Arduino Nixie Clock

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Complete write up on how I built my own fully functional Nixie clock.

Finished product first!

 

Parts used

There are lots of parts used in this build, and this project was therefore not the cheapest, that’s the least I can say!

Component Quantity Bought from … Price (USD)
Robotdyn Arduino Mega Pro Mini 1 Aliexpress $8.36
DS3231 Real time clock module 1 Aliexpress $1.28
USB to TTL UART converter 1 Aliexpress $0.74
DC 12V-24V to 85-235V Voltage Power Supply Module 1 eBay $15.99
Lot of 9 IN-14 Nixie Tubes 9 eBay $39.00
Lot of Twelve K155ID1 Nixie Drivers 12 eBay $20.80
Recom Switching Regulator 5V/500ma 1 RS Components $3.13
27k, 0.6W Resistors 20 RS Components $0.88
100nF Multilayer Ceramic Capacitor 50 RS Components $4.69
PEC12R Bourns Rotary Encoder 3 RS Components $3.21
10uF Electrolytic capacitor 2 Farnell (element14) $0.08
16mm Steel Push Button 1 Aliexpress $1.54
Gold 6mm Shaft Guitar Knobs 10 Aliexpress $10.37
0.76mm Nixie Tube Pins 100 eBay $9.66
30AWG single core wire (black, red and yellow) 3 RS Components $37.20
Pannel Toggle Switch 1 Farnell (element14) $2.10
IC Socket DIP-16 6 Farnell (element14) $0.80
DC Jack Power Connector, Panel Mount 1 Farnell (element14) $1.24
Box feet 4 eBay $4.23
Colron Teak Oil 1 Home-Fix (local shop) $29.00
Glass domes 3 Aliexpress $10.20
3mm laser cut walnut 1 SketchLaserCutting.co.uk $101.00
TOTAL $305.50

Bear in mind that about half of this cost is making the encasing for the clock though. The laser cut walnut, glass domes and other miscellaneous hardware add up to quite a lot. It’s also worth noting that I probably forgot lots of other costs and tools you might need to make this build; but still this gives a good idea of what to expect when starting such a project.

 

A word on architecture

Architecture of the clock is very simple: 6 tubes are controlled by 6 nixie drivers, themselves controlled by a Mega. I picked the Mega very early on the project because driving 6 tubes requires 6×4 = 24 bits, or three 8 bit ports. With all miscellaneous input/output, an ATMega328P would be too small without adding on shift registers.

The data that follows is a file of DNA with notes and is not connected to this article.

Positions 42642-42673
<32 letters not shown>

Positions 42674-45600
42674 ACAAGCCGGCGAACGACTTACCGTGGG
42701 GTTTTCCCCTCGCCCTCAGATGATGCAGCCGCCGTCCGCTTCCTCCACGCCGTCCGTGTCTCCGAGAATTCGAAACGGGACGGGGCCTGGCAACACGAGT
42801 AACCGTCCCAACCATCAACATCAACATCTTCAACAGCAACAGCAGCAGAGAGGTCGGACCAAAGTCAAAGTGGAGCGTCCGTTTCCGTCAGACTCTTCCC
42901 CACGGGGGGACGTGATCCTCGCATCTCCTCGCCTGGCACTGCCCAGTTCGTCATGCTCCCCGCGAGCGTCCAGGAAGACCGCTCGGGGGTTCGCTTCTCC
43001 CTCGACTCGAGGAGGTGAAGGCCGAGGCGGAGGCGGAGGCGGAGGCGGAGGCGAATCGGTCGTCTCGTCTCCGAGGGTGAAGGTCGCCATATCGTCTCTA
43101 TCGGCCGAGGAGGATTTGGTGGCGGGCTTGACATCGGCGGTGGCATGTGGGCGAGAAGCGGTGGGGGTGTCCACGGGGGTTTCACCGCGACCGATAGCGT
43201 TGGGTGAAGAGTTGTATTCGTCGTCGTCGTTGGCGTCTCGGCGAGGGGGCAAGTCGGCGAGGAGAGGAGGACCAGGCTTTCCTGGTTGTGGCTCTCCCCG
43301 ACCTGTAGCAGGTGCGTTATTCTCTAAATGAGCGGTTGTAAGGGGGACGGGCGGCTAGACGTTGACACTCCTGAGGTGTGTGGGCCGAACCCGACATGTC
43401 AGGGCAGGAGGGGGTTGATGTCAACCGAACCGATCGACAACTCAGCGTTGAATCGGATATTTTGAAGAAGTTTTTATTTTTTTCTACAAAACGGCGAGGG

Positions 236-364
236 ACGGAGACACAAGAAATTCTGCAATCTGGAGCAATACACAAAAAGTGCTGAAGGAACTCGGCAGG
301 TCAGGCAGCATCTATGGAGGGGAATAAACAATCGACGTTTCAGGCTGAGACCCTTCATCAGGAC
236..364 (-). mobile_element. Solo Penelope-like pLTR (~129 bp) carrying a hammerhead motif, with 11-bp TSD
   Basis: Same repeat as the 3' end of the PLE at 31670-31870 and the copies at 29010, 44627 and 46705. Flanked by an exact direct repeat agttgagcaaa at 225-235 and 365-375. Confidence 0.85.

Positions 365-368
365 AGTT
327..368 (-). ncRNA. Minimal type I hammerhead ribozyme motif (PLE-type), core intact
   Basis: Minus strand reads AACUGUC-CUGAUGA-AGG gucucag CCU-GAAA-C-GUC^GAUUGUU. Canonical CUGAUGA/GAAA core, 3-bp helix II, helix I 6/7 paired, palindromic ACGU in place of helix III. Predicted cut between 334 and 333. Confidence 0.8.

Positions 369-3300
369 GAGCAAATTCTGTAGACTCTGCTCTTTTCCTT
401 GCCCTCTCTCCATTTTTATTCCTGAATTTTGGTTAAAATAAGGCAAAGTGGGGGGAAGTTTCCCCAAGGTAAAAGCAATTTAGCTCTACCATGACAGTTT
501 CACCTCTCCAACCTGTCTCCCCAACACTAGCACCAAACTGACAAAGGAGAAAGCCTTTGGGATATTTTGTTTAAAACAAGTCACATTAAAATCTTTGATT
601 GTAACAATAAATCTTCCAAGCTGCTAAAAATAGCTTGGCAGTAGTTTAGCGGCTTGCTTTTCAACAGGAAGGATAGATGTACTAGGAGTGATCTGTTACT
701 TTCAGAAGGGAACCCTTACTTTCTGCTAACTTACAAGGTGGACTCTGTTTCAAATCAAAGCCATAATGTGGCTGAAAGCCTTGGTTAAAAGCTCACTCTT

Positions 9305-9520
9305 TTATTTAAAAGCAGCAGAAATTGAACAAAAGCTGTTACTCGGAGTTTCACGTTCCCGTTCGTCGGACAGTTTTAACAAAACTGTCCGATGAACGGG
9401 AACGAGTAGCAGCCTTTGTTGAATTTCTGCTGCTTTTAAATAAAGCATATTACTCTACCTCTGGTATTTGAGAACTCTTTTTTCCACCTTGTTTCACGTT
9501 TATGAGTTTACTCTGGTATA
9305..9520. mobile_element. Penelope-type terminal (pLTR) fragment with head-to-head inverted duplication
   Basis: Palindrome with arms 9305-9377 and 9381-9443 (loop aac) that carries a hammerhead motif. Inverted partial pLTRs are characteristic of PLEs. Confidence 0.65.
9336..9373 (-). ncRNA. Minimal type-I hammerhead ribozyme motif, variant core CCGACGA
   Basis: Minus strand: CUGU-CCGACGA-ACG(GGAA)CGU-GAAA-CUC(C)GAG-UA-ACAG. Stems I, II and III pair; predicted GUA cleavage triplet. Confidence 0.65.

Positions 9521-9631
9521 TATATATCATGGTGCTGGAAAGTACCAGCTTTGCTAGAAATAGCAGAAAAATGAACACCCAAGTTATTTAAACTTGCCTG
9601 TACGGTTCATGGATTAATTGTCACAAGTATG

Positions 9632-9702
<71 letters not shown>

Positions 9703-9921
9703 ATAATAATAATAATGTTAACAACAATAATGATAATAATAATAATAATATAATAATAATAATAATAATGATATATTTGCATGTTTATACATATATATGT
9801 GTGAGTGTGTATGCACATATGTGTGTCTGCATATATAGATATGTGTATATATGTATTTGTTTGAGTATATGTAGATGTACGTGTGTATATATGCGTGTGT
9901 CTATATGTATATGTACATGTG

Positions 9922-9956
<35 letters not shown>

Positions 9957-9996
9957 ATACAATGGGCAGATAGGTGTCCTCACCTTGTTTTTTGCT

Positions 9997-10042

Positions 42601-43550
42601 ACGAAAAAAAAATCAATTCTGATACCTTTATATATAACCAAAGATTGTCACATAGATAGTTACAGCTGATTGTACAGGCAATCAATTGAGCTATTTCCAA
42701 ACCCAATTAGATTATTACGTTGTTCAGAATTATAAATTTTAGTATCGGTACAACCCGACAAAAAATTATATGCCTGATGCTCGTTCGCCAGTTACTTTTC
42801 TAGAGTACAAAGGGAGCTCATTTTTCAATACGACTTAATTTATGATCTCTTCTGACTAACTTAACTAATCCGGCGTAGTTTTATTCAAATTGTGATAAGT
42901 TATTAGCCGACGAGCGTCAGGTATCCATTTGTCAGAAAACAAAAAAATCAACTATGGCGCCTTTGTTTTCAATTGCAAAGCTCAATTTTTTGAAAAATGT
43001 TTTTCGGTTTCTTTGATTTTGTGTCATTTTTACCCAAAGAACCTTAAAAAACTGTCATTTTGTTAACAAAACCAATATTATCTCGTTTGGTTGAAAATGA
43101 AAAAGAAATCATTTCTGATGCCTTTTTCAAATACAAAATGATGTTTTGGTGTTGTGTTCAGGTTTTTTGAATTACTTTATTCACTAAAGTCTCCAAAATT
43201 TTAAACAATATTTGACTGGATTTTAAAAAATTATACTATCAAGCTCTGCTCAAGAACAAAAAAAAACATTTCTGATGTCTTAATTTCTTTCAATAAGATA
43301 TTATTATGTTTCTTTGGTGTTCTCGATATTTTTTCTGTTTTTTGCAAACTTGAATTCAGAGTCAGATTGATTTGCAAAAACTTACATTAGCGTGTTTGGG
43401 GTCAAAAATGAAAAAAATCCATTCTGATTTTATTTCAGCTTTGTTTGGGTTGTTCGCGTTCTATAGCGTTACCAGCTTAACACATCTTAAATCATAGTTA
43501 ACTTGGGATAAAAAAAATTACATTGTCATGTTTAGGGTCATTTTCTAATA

Additionally, the nixie drivers are old tech and won’t work with 3.3v logic. A Mega is not often the right choice for a project, but in this case it seems very adequate.

 

Building the clock

I designed the box on TinkerCad, a free online tool which I highly recommend. It is not very complex and you’ll be making stuff in no time.

Front and back view of the Nixie Clock on Tinkercad
Front and back view of the Nixie Clock on Tinkercad

It’s unfortunately very expensive to get any laser cutting done in Singapore (where I live), and I wanted a nice walnut wood; so I shopped around and SketchLaserCutting.co.uk ended up being the cheapest.

The box assembled for laser cutting, and an early prototype made of 3mm foam.
The box assembled for laser cutting, and an early prototype made of 3mm foam.

 

Glass domes are held in place by simply placing them on slots.
Glass domes are held in place by simply placing them on slots.

 

Test fit of the glass dome: yup, all good!
Test fit of the glass dome: yup, all good!